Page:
Reservations vs. walk-ups: why are all new restaurants anti-reservation?

Reservations are becoming harder and harder to come by. Boasting a long list of benefits for the eateries; reduced number of no-shows, creation of tension and buzz and increased revenue, you can see why it’s a blossoming trend.

Ever passed a restaurant with a never-ending queue trailing from the door? It immediately sparks curiosity. Looking busy is great for business and you wouldn’t get that same long waiting line if you were booked-out with reservations.

Similar to pop-ups, no-reservation restaurants harbour an exclusivity – a get in while you can aspect which is great at generating buzz. People like that there is a fair chance of everyone getting in, rather than the outdated rules of having to know the right person to get a table at an in-vogue restaurant.

Padella, a restaurant in London Bridge, asks patrons to queue for a queue; wait in line outside for your turn to get your name on a waiting list for a table. If you queue at 6.30pm you can expect to get allocated a table for somewhere after 9pm. I’ve never seen it without a queue outside and I’ve certainly never seen it empty.

Pizza AM in Milan, Italy, does its best to keep customers happy whilst they wait in line, by handing out slices of pizza and a glass of wine to all their prospective diners. As much as our grandparents’ recoil at this new style of dining, it works.

Eradicating no-shows has a major impact on the profitability of the restaurant industry. According to Open Table, a US-based third-party reservation website, no-shows account for up to 20% of all bookings made on their sites. In line with this, The Globe and Mail found that the average number of no-shows is as high as 15%, and places that take walk-ins only can see as much as a 20-25% rise in revenue.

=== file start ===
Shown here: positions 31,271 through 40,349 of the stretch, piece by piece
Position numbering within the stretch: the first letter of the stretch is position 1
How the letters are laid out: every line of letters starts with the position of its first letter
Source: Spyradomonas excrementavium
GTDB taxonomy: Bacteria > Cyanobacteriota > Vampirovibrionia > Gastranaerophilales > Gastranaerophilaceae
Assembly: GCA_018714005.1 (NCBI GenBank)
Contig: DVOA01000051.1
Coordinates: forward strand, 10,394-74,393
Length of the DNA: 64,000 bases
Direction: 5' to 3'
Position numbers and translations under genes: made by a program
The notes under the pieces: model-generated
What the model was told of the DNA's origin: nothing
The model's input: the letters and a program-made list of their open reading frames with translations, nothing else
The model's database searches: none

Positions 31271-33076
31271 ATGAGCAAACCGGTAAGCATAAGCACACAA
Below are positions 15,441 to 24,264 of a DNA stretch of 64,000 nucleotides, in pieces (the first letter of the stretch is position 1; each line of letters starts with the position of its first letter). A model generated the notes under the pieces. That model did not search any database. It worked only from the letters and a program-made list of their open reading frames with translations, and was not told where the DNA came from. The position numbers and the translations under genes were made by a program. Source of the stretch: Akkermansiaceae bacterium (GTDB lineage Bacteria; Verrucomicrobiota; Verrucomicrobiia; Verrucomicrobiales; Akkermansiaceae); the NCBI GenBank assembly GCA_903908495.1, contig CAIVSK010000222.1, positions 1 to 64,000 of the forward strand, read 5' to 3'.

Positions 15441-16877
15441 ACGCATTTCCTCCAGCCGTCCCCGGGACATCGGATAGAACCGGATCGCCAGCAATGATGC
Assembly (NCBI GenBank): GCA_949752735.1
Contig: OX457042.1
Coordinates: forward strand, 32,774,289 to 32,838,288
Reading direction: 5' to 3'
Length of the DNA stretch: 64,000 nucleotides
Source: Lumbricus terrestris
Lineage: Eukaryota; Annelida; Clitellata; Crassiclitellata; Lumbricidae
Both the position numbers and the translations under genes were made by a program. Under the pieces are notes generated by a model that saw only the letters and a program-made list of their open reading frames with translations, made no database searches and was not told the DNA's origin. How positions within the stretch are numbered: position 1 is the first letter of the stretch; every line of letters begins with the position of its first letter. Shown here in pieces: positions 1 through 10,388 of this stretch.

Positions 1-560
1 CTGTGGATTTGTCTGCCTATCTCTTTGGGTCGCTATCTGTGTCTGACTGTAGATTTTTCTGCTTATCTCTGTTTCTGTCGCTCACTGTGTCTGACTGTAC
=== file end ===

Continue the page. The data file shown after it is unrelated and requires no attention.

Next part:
The common problem of no-shows and latecomers is eradicated by the anti-reservation policy. As put by Jennifer Bradly, a GQ journalist, “Not taking reservations means that there are never latecomers or no-shows: no tables are left empty and more covers can be squeezed in.” This means they can keep their establishment busy at all times, filling empty seats with passers-by. In-line with this generations’ eating behaviours – often opting for eating-out over home cooking is a spontaneous decision ­– walk-in visitors are plentiful.

Image of Pizza AM queue courtesy of @stefipuglisi

Finally, when a restaurant doesn’t take reservations, it means visitors usually have to wait for a table. Upon arrival, you are ushered to the bar, so you have a comfortable place to wait. This usually results in you buying a couple of pre-dinner cocktails and some snacks. Already, you have spent more than you would have if you had booked a table. According to Ken Friedman, owner of the Spotted Pig in NYC, “Every restaurateur knows, you make much more money selling a drink than you do selling a plate of food.”